"O race of the Franks, O people who live beyond the mountains [that is, reckoned from Rome], O people loved and chosen of God, as is clear from your many deeds, distinguished over all other nations by the situation of your land, your catholic faith, and your regard for the holy church, we have a special message and exhortation for you. For we wish you to know what a grave matter has brought us to your country. The sad news has come from Jerusalem and Constantinople that the people of Persia, an accursed and foreign race, enemies of God, ‘a generation that set not their heart aright, and whose spirit was not steadfast with God’ [Ps. 78:8], have invaded the lands of those Christians and devastated them with the sword, rapine, and fire. Some of the Christians they have carried away as slaves, others they have put to death. The churches they have either destroyed or turned into mosques. They desecrate and overthrow the altars. They circumcise the Christians and pour the blood from the circumcision on the altars or in the baptismal fonts. Some they kill in a horrible way by cutting open the abdomen, taking out a part of the entrails and tying them to a stake; they then beat them and compel them to walk until all their entrails are drawn out and they fall to the ground. Some they use as targets for their arrows. They compel some to stretch out their necks and then they try to see whether they can cut off their heads with one stroke of the sword. It is better to say nothing of their horrible treatment of the women. They have taken from the Greek empire a tract of land so large that it takes more than two months to walk through it. Whose duty is it to avenge this and recover that land, if not yours? For to you more than to other nations the Lord has given the military spirit, courage, agile bodies, and the bravery to strike down those who resist you. Let your minds be stirred to bravery by the deeds of your forefathers, and by the efficiency and greatness of Karl the Great, and of Ludwig his son, and of the other kings who have destroyed Turkish kingdoms, and established Christianity in their lands. You should be moved especially by the holy grave of our Lord and Saviour which is now held by unclean peoples, and by the holy places which are treated with dishonor and irreverently befouled with their uncleanness. "O bravest of knights, descendants of unconquered ancestors, do not be weaker than they, but remember their courage. If you are kept back by your love for your children, relatives, and wives, remember what the Lord says in the Gospel: ‘He that loveth father or mother more than me is not worthy of me’ [Matt. 10:37]; ‘and everyone that hath forsaken houses, or brothers, or sisters, or father, or mother, or wife, or children, or lands for my name’s sake, shall receive a hundredfold and shall inherit everlasting life’ [Matt. 19:29]. Let no possessions keep you back, no solicitude for your property. Your land is shut in on all sides by the sea and mountains, and is too thickly populated. There is not much wealth here, and the soil scarcely yields enough to support you. On this account you kill and devour each other, and carry on war and mutually destroy each other. Let your hatred and quarrels cease, your civil wars come to an end, and all your dissensions stop. Set out on the road to the holy sepulchre, take the land from that wicked people, and make it your own. That land which, as the Scripture says, is flowing with milk and honey, God gave to the children of Israel. Jerusalem is the best of all lands, more fruitful than all others, as it were a second Paradise of delights. This land our Saviour made illustrious by his birth, beautiful with his life, and sacred with his suffering; he redeemed it with his death and glorified it with his tomb. This royal city is now held captive by her enemies, and made pagan by those who know not God. She asks and longs to be liberated and does not cease to beg you to come to her aid. She asks aid especially from you because, as I have said, God has given more of the military spirit to you than to other nations. Set out on this journey and you will obtain the remission of your sins and be sure of the incorruptible glory of the kingdom of heaven." When Pope Urban had said this and much more of the same sort, all who were present were moved to cry out with one accord, "It is the will of God, it is the will of God." When the pope heard this he raised his eyes to heaven and gave thanks to God, and, commanding silence with a gesture of his hand, he said: "My dear brethren, today there is fulfilled in you that which the Lord says in the Gospel, ‘Where two or three are gathered together in my name, there am I in the midst’ [Matt. 18:20]. For unless the Lord God had been in your minds you would not all have said the same thing. For although you spoke with many voices, nevertheless it was one and the same thing that made you speak. So I say unto you, God, who put those words into your hearts, has caused you to utter them. Therefore let these words be your battle cry, because God caused you to speak them. Whenever you meet the enemy in battle, you shall all cry out, ‘It is the will of God, it is the will of God.’ And we do not command the old or weak to go, or those who cannot bear arms. No women shall go without their husbands, or brothers, or proper companions, for such would be a hindrance rather than a help, a burden rather than an advantage. Let the rich aid the poor and equip them for fighting and take them with them. Clergymen shall not go without the consent of their bishop, for otherwise the journey would be of no value to them. Nor will this pilgrimage be of any benefit to a layman if he goes without the blessing of his priest. Whoever therefore shall determine to make this journey and shall make a vow to God and shall offer himself as a living sacrifice, holy, acceptable to God [Rom. 12:1], shall wear a cross on his brow or on his breast. And when he returns after having fulfilled his vow he shall wear the cross on his back. In this way he will obey the command of the Lord, ‘Whosoever doth not bear his cross and come after me is not worthy of me’"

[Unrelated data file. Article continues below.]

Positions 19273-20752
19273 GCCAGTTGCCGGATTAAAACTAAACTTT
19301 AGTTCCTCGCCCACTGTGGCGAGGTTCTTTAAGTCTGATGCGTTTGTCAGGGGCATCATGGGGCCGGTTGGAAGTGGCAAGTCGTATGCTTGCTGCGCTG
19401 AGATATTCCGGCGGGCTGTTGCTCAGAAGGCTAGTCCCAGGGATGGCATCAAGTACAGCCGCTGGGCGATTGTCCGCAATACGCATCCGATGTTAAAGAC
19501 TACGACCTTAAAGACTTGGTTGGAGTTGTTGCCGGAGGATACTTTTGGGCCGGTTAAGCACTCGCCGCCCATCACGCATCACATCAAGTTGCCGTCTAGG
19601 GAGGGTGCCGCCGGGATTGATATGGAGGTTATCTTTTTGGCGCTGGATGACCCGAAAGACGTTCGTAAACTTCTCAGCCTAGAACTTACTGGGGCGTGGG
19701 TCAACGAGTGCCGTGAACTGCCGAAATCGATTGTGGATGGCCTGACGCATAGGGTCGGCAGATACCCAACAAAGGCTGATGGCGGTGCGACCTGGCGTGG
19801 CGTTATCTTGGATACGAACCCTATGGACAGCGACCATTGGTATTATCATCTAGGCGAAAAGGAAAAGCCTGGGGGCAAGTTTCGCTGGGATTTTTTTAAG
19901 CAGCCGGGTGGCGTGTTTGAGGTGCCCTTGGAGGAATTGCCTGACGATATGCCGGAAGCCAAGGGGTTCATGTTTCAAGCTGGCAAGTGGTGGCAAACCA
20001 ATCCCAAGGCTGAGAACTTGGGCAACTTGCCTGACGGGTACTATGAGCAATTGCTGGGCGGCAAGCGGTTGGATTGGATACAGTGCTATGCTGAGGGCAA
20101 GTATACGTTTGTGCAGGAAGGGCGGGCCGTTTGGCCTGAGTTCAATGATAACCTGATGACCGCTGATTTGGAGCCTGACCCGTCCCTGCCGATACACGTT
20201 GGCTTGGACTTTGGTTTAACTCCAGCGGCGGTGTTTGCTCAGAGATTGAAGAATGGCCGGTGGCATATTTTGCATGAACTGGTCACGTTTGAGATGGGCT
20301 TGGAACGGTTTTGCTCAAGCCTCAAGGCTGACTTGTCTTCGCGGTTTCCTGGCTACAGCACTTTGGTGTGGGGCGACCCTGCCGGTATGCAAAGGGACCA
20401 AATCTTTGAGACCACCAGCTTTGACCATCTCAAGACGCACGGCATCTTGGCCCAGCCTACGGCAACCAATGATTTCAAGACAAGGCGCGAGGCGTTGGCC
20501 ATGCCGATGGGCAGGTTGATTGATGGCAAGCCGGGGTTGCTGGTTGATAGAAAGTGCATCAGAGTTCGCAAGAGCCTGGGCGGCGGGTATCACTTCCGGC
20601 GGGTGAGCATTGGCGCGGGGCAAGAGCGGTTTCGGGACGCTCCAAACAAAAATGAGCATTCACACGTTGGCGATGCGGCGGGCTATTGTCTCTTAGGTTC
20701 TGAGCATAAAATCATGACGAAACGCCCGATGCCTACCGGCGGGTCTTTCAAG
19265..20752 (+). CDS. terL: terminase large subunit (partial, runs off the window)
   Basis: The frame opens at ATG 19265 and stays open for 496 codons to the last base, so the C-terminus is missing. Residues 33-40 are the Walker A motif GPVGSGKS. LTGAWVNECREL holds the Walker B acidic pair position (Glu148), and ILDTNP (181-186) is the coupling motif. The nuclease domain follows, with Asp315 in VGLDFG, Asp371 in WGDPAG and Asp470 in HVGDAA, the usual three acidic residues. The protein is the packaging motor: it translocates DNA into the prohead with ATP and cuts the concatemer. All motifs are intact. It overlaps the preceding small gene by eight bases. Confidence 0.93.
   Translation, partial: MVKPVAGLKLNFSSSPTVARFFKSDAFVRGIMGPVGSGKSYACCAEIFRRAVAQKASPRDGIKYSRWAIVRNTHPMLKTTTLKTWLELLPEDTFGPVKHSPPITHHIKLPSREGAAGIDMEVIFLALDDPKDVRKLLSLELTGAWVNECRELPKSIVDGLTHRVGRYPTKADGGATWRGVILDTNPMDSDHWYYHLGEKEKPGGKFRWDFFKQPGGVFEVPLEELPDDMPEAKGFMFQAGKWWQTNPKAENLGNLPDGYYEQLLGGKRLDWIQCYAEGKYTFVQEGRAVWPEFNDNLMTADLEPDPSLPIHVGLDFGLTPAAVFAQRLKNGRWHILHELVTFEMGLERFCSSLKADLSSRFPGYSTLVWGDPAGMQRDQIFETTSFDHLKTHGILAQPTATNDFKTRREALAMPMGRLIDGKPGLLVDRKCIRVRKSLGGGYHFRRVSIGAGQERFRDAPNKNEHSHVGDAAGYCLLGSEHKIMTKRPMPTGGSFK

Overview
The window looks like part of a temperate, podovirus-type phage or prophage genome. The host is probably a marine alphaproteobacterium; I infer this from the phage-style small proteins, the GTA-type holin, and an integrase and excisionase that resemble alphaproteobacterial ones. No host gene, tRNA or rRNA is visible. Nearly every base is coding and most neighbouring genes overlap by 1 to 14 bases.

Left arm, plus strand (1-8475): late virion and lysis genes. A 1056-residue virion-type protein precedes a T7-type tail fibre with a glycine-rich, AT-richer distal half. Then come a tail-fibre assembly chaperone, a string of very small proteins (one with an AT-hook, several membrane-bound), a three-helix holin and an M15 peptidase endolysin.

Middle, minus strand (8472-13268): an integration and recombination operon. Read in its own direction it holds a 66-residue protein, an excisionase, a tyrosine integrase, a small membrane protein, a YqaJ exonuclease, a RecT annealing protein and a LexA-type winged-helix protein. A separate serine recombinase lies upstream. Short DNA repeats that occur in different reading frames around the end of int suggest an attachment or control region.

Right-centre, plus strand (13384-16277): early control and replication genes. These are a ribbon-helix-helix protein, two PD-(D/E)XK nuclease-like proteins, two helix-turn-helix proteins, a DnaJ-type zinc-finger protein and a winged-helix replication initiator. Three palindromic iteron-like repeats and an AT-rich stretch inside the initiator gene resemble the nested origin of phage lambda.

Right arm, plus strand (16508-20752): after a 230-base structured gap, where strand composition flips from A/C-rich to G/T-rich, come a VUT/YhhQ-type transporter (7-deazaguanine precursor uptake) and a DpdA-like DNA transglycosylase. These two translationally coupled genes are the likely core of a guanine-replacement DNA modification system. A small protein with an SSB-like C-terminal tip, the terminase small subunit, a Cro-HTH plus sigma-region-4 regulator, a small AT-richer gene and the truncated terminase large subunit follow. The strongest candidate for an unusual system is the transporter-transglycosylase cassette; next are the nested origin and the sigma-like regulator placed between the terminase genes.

Source speaches, background information on Fulcher and Robert from the respective lemma's in Wikipedia; illustration Pope Urban II preaching at the Council of Clermont. Sébastien Mamerot, Les passages d'outremer, source, Public Domain